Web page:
Friday, January 2, 2015

#REVIEW: Son of Hamas by Mosab Hassan Yousef and Ron Brackin

Title:  Son of Hamas
Series: none
Author:  Mosab Hassan Yousef and Ron Brackin
Published Date: February 24, 2011
Publisher: Tyndale
Format: paperback
Pages: 304
ISBN: 9781414333083
Genre: political history
Add to: Goodreads
Purchase: Amazon

Rating: 4 stars

Synopsis: Since he was a small boy, Mosab Hassan Yousef has had an inside view of the deadly terrorist group Hamas. The oldest son of Sheikh Hassan Yousef, a founding member of Hamas and its most popular leader, young Mosab assisted his father for years in his political activities while being groomed to assume his legacy, politics, status . . . and power. But everything changed when Mosab turned away from terror and violence, and embraced instead the teachings of another famous Middle East leader. In "Son of Hamas," Mosab Yousef--now called "Joseph"--reveals new information about the world's most dangerous terrorist organization and unveils the truth about his own role, his agonizing separation from family and homeland, the dangerous decision to make his newfound faith public, and his belief that the Christian mandate to "love your enemies" is the only way to peace in the Middle East.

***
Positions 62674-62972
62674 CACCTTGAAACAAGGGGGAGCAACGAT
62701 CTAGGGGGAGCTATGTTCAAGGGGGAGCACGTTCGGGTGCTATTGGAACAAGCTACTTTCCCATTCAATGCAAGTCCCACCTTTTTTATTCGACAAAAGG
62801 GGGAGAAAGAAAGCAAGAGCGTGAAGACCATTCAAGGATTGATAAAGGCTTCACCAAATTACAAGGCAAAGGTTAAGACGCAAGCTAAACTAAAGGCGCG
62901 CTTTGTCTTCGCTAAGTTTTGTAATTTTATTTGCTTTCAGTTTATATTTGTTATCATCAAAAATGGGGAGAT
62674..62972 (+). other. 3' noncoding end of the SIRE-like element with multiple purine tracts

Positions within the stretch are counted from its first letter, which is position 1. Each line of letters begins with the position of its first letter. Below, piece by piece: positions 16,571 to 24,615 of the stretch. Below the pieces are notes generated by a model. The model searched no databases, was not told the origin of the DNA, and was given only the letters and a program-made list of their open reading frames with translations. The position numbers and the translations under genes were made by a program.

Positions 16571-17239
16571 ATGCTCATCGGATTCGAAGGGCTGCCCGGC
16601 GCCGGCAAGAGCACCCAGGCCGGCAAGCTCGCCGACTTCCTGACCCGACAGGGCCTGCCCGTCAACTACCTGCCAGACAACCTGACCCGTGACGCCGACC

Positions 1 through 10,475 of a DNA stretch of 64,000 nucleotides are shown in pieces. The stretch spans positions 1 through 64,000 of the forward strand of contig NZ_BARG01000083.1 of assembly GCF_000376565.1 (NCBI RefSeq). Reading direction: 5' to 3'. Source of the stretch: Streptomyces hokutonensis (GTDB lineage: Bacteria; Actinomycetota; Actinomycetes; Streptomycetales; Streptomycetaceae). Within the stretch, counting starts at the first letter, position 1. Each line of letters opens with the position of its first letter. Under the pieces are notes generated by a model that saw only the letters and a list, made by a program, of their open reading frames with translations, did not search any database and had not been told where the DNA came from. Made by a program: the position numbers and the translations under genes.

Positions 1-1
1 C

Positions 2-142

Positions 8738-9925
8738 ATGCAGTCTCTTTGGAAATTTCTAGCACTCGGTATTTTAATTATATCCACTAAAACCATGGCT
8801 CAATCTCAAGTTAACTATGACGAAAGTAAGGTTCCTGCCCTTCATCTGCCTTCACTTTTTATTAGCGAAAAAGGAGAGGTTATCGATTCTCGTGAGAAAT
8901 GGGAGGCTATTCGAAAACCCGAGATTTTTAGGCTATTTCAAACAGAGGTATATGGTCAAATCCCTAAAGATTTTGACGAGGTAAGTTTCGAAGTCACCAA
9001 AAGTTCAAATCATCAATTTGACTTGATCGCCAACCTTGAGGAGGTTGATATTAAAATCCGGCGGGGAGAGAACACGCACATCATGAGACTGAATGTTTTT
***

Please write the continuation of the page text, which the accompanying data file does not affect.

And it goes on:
My Review: I received a copy of this book in exchange for an honest review. I will be completely honest; I don’t understand the Middle East dealings. It has been a centuries-long, even thousands of years’ long feud that continues to this day. Will we ever see peace in the Middle East? I would like to think so, but reality says no. I picked up this book in order to get a first hand account of the inside of this feud. I certainly got it.
What I found was brutality on both sides, both sides raising their children from a young age to hate the other, to lash out towards the other. The author claims the founding of the Hamas was supposed to be a relatively peaceful group, but spiraled violently out of control when a younger generation took over. It was this violence, and the violence he saw within the political prisons he was in that caused his conversaion to Judaism and ended up turning him into a spy (or traitor, or hero) for the Israeli side.
In this book, he goes into detailed accounts of his contacts within the Hamas, the operations he participated in, the betrayals he was a part of. I’m sure the author has a target on his back for assassination for the rest of his life.

Overall, it’s a good book. I don’t follow the detailed politics of the Middle East, so some of it went over my head, but it was understandable enough.

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